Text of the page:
“The reluctance to fully understand and communicate with Chinese buyers on their terms is a persisting trend. The majority of developers and agents opt for sales strategy based on overlaying Mandarin translations onto sales communication that works in the domestic arena, but generates little or no resonance among Chinese prospects who demand a different sales journey.

“One based on building trust, high levels of information, and assurance that is a far cry from the quick or hard sell.

She said there are a notable few developers and agents that have been prepared to learn, and tune sales strategy appropriately.

“But until the majority are prepared to commit to understanding and serving prospective buyers from China, the interest shown in buying in the UK will to a large degree, remain just potential, and sales will be lost to locations better prepared to engage with the Chinese market.

Chinese residential investment – will it be back?

Talking of the Juwai IQI report mentioned above, it aimed to analyse whether Chinese interest in residential property will bounce back now that restrictions have eased.

The report for Q3 2021 includes the latest insights on: tantalising news on Chinese capital controls, Chinese participation in UK education and the impact on property, how slower property markets in China push buyers to the UK, the UK market outlook and impact on Chinese buyers, and the impact of the non-resident stamp duty on Chinese buyers.

Georg Chmiel said of the report: “It looks at if and how quickly Chinese demand for UK property will bounce back. Our base case is that buyer activity will rapidly increase once travel fully resumes. Buyers eager to get on with long-postponed transactions will push investment levels higher.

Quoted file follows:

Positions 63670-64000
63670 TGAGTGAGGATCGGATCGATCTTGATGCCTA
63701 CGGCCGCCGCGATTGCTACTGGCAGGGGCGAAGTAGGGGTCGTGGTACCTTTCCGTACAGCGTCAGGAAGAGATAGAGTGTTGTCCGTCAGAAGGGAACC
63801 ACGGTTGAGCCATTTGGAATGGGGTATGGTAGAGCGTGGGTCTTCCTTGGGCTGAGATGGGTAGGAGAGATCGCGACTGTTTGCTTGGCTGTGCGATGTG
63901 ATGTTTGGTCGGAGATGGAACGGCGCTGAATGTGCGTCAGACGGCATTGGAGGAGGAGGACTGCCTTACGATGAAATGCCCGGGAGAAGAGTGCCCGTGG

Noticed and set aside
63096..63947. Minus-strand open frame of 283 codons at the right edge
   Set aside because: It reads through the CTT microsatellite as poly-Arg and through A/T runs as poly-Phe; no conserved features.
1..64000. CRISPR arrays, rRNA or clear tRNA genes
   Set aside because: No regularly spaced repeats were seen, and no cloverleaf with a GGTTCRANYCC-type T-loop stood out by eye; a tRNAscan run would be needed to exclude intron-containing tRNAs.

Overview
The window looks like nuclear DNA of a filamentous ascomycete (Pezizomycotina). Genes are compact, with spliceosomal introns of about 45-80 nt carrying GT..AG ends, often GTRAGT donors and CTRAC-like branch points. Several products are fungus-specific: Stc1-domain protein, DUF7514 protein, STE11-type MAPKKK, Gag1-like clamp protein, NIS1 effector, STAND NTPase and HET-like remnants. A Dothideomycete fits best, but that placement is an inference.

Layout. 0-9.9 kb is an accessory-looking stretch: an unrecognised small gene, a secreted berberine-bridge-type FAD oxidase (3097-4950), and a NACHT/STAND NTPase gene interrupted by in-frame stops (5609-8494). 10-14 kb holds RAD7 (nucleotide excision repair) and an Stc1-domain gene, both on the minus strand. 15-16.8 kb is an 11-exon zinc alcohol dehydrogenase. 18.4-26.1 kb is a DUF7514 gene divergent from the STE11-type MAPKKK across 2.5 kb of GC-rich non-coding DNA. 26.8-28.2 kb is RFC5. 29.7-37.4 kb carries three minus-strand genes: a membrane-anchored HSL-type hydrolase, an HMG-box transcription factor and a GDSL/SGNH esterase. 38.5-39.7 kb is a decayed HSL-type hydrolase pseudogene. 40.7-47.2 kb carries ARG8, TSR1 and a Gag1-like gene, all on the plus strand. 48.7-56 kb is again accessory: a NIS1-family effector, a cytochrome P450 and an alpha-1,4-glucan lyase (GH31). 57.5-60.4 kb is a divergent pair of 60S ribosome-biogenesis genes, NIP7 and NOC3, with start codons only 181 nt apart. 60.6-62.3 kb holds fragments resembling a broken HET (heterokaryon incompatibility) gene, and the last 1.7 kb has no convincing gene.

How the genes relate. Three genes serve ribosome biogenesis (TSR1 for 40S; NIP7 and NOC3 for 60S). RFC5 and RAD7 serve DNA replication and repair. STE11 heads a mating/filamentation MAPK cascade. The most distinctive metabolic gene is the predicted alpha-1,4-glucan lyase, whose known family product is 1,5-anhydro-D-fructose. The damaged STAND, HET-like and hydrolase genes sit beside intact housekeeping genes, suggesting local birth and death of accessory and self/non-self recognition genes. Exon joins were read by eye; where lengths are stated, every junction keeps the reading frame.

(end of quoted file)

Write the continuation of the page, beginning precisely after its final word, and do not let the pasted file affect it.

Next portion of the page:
“After this initial rush to transact is past, transaction levels will likely fall back and resume a more sustainable level of growth.

He added: “The appetite for overseas property is increasing among Chinese consumers and investors. They are turning their eyes abroad because of increasingly restrictive local property markets in China and relatively poor prospects for economic growth.

“Chinese demand for UK property has remained remarkably stable since 2014, with the UK’s market share of Chinese buyer enquiries changing just 0.4% in that time.”

He said the UK’s world-renowned education sector is the primary driver for the stability of Chinese demand for UK property.

“Chinese households will hold US$46.3 trillion of investable assets by 2025 and have a demonstrated preference for property investment. That gives them both the means and desire for investment in the UK,” Chmiel said.